Recently, I noticed one of my favorite set of investing circumstances arising: A value in a large cap, high quality company supported by a chart suggesting a break out. This combination is fairly rare, but if you've read my profile, you will see this is something I greatly value. I like large high quality companies as, over the long haul, they outperform most small companies, especially in down cycles.
I also like perceived bargains, as I dislike paying high valuations just due to my personality and experiences, and as in my opinion one of the two worst investments is “the growth stock that stops growing” (see Netflix (NFLX), Crocs (CROX), Sodastream (SODA) or any countless failed growth companies for evidence).
Finally, I do like chart formations. Although far from an exact science, they are an interesting insight into an investor's bull or bear mindset, and often provide a timing signal that can maximize returns. And well, they are just plain fun.
Now what stock am I talking about that shares all of these characteristics? Nothing other than Dow Jones 30 conglomerate 3M (MMM).
3m is an incredibly diverse manufacturer of countless globally used products. Not only do they have stellar consumer products, such as scotch tape, post it notes, air filters, sandpapers, dust masks and countless others with which you are personally familiar, they synergistically use these technologies in various tapes, adhesives, filters, abrasives, films, coatings and the like to produce lots of items that are used in the manufacture of products. It makes 3M's products almost indispensable to manufacturing as a whole and broadly diversified among a range of goods that 3M doesn't even manufacture. Add in that 3M is known worldwide as a great innovator and for its high returns on invested capital and you can see why Morningstar classifies the company as a “wide moat” stock, meaning they have a large competitive advantage over others that make similar products.
Is 3M then currently at value?
Let's start by taking a look at the performance over some time periods versus the S&P 500 and rival conglomerate General Electric (GE).
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You will notice that while on the one-year graph, 3M has underperformed both GE and the S&P 500 over the five-year and especially over the 10-year term, 3M is the clear winner. This would seem to indicate value.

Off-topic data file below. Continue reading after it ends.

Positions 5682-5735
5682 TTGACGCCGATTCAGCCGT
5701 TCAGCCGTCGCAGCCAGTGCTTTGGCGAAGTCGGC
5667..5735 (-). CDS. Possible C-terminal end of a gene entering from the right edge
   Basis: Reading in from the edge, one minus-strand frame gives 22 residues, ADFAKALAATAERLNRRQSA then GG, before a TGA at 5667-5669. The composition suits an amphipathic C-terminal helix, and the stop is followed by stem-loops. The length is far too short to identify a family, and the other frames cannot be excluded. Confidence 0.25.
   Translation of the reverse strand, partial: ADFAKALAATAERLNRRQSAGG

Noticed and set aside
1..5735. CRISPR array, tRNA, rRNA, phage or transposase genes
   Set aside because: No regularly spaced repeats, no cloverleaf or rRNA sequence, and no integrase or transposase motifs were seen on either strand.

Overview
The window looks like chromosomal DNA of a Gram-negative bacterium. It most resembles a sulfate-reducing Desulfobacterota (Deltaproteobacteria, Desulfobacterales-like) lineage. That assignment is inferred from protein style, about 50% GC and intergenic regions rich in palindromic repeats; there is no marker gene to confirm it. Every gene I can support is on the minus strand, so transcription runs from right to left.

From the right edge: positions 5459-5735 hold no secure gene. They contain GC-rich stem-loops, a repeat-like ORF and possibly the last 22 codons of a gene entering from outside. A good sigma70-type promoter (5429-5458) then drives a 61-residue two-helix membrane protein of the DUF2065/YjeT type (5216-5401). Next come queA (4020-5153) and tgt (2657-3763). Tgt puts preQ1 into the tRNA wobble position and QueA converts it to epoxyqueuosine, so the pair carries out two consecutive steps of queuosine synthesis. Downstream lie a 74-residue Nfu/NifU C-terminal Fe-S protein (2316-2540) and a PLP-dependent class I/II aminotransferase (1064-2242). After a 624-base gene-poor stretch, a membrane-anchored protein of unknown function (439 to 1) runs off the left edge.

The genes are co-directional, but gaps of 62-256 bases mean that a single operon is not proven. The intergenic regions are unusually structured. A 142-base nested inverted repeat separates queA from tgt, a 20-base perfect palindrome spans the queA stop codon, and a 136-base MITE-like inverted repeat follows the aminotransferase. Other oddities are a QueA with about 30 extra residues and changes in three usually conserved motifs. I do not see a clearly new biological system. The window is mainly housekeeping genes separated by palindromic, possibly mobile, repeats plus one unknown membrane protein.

The company recently estimated earnings per share for 2012 at $6.25 to $6.50 (including pension obligations of about .10/share). This would put the company at 12.8 to 12.3 X 2012 earnings, and I generally consider anything below 13X earnings to be of interest. While there are other companies that have cheaper valuations, Morningstar, the king of value investing, has 3M bordering right on its five-star range due to low levels of uncertainty in its business and earnings. You'll also notice that 3M dividends have approximately doubled since 2001, while the payout ratio has been cut almost in half.
Their trailing earnings, currently right above 13X, is slightly below its long term average, with 9X being the valuation at the depth of the recession and 20X at just before the recession. They also have very safe and comfortable levels of debt. Therefore, I would say there is a noticeable discount, although not overwhelming. However, 3M's strong and stable business make this discount far more attractive. It's that low risk factor that is creating a lot of the value for me, as it is always nice to have an investment that requires little thought and few headaches.
Let's wrap up then with the part most of you are waiting for; the chart formation and potential breakout. A couple of months ago, I noticed what looked like the start of an “ascending triangle” formation, my favorite bullish chart formation, and this pattern has intensified since then and is looking like it is set to break resistance.
An ascending triangle is a pattern where a stock has a flat level of resistance and keeps bouncing off a steady number at the top, while the lows keep rising. Additionally, the volume is falling. This acts almost like a gigantic limit sell order that pushes the stock down every time it reaches its resistance, but the rising lows show the limit order is starting to run out of steam, indicating that the bulls are about to have their moment to run. When the stock breaks resistance, it should quickly increase and the theory goes that the increase should be roughly similar to the overall gap between the initial support and line of resistance.
Here's a much needed chart to explain the jargon.
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When it breaks the 83-ish level, you should see high volume if the formation is correct, and the model shows a difference of about $12 in the stock price, which could lead to a breakout to about $95. That's a tidy gain. If it doesn't break through, it could likely drop back to the 80s range.
How to play this then? The simple way would be to pick up some 3M shares on either a breakout or another show of support at below 80. The tricky way would be to wait for the break out and buy some three or six month options out of the money options, probably at the $87.50 or $90 price range. Options, of course, are not for the inexperienced investor and while the gains can be substantial, the options can easily lose every cent of their value. In contrast, buying and holding 3M shares at this level will almost unquestionably result in a monetary gain at some point in the future.
It's rare to see a high quality, wide moat company at a discount with a potential chart break out to give a buying signal. Therefore, I recommend you consider adding the incredibly diversified manufacturer 3M to your portfolio.